Basketball: USA Basketball Exhibition Game-China at USA

Team USA beat Serbia 97-94 on Friday, and the small margin of victory was worrisome. It was the second straight unimpressive game for the enormous favorites at the Olympic Games in Rio de Janeiro. If you didn’t watch the game and just listened to Paul George’s comments, you would have thought he was talking about a loss.

“We just gotta start getting some movement,” George said after the game on NBCSN. “We’re relying on our natural talent so much. It’s so easy to guard us. Teams are just loading up and watching us play one-on-one.”
There was a little bit of concern about Team USA’s lack of pass-first players heading into the Olympics. Historically, when the senior men’s basketball team has gotten itself in trouble in international competition, it has been at least partially because of excessive one-on-one play.


Against Australia, Team USA needed Carmelo Anthony and Kyrie Irving to play (successful) hero ball to avoid a loss. Against Serbia, they were lucky that Bogdan Bogdanovic missed a wide-open 3-pointer at the buzzer that would have tied it.

Looking at the numbers, though, it’s not all about the offense stagnating. Serbia shot 51.7 percent against Team USA’s supposedly amazing defense, including 40 percent from 3-point range. Australia shot 50 percent.
“Defensively is where we have to man up,” George said, via TIME’s Sean Gregory.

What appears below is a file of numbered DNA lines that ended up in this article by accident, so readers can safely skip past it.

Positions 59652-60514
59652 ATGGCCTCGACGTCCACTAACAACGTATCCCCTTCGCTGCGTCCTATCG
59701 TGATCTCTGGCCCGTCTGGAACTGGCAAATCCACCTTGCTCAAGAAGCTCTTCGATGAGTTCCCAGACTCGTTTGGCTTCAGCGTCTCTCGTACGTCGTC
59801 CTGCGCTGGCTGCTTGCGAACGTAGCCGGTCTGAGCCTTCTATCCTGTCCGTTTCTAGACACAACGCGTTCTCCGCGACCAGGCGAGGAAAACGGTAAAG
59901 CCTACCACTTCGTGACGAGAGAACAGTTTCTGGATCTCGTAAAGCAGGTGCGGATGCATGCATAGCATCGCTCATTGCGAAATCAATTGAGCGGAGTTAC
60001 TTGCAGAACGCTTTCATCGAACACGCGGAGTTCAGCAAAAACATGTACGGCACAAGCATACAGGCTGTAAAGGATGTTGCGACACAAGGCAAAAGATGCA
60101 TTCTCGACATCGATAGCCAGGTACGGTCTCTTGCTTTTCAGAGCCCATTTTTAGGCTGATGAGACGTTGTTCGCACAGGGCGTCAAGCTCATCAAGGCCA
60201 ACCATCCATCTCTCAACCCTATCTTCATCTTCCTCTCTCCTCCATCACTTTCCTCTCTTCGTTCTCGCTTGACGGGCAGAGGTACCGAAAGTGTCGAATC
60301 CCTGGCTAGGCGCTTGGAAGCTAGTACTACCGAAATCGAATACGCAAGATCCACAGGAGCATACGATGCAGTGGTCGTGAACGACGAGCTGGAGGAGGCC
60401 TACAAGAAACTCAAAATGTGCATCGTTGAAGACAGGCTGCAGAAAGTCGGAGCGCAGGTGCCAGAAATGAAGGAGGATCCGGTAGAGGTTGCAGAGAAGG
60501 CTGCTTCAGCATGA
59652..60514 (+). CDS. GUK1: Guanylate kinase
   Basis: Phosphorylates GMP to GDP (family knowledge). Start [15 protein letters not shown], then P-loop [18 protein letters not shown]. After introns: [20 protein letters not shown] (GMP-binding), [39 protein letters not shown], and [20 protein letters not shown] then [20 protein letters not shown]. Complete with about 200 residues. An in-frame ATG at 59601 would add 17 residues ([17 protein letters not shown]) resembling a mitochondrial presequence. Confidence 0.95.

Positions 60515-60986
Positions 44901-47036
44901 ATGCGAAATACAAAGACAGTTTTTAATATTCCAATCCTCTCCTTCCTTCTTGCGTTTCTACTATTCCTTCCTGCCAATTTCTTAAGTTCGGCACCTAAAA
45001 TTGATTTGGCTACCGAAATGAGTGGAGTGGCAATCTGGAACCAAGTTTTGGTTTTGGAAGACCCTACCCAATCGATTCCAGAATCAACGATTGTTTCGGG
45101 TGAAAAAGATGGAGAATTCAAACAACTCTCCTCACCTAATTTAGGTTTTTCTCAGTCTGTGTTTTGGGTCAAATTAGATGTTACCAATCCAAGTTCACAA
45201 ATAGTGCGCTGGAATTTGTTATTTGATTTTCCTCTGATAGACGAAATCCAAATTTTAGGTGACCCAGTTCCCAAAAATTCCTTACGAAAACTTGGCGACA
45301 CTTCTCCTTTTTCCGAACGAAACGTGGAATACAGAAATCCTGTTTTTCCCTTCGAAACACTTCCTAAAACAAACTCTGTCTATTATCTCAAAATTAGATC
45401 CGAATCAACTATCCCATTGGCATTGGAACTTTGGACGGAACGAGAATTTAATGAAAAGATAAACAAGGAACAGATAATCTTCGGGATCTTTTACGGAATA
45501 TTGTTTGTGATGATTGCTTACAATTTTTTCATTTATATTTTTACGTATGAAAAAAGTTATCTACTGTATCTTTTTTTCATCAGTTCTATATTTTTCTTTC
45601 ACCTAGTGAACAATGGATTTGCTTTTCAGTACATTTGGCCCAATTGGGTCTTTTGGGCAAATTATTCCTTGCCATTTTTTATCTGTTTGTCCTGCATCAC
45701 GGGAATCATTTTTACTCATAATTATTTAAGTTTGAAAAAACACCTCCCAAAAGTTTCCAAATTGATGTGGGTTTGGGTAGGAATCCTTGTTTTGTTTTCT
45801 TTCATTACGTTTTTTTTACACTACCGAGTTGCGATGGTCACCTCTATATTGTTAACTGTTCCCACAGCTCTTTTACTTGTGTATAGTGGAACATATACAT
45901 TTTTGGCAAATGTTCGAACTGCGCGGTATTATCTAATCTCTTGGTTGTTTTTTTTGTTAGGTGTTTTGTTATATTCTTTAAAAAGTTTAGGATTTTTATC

George told reporters that Team USA was getting worn down because of all the movement and cutting. This was exactly what wasn’t supposed to happen, given the amount of quick, athletic, long players on the roster.


“In our game, there’s movement obviously,” George said. “With these guys, it’s constant movement. We talked about it in the back. You never sit still. In our game, there are moments when you sit still. You can have a rest period. You might get action that guys just run on one side. [Against Serbia], you’re constant moving from side to side. They don’t get tired.”

So, what’s the problem: isolation basketball or poor defense? George is sort of saying that it’s both. He is right, and his teammate, Draymond Green, explained it as well as you can.

“I think our offense is hurting our defense as well,” Green said, via TIME. “When we were moving the basketball early on, everything was flowing, the defense was great. When we stop moving the basketball, everything is stagnant. It transferred over to the defensive end.”

Essentially, Team USA can get away with the lack of ball movement and still put up good scoring numbers. That’s the nice thing about having an overwhelming talent advantage in every game. The problems start when they don’t get back in transition or they lose focus on the defensive end. It would be easier to avoid those problems if the offense had more flow.

George was critical because he knows Team USA can get to another level, and he knows that it’s not about to get any easier — they face France on Sunday, and then the knockout stage begins. He referred to this as an adjustment period, implying that these two tough games will make them better if they learn from them. The ideal version of Team USA will force turnovers, destroy teams in transition and involve everybody in the halfcourt offense. George and everybody else involved knows that Team USA hasn’t been doing all of that lately.

Courtesy: CBS Sports


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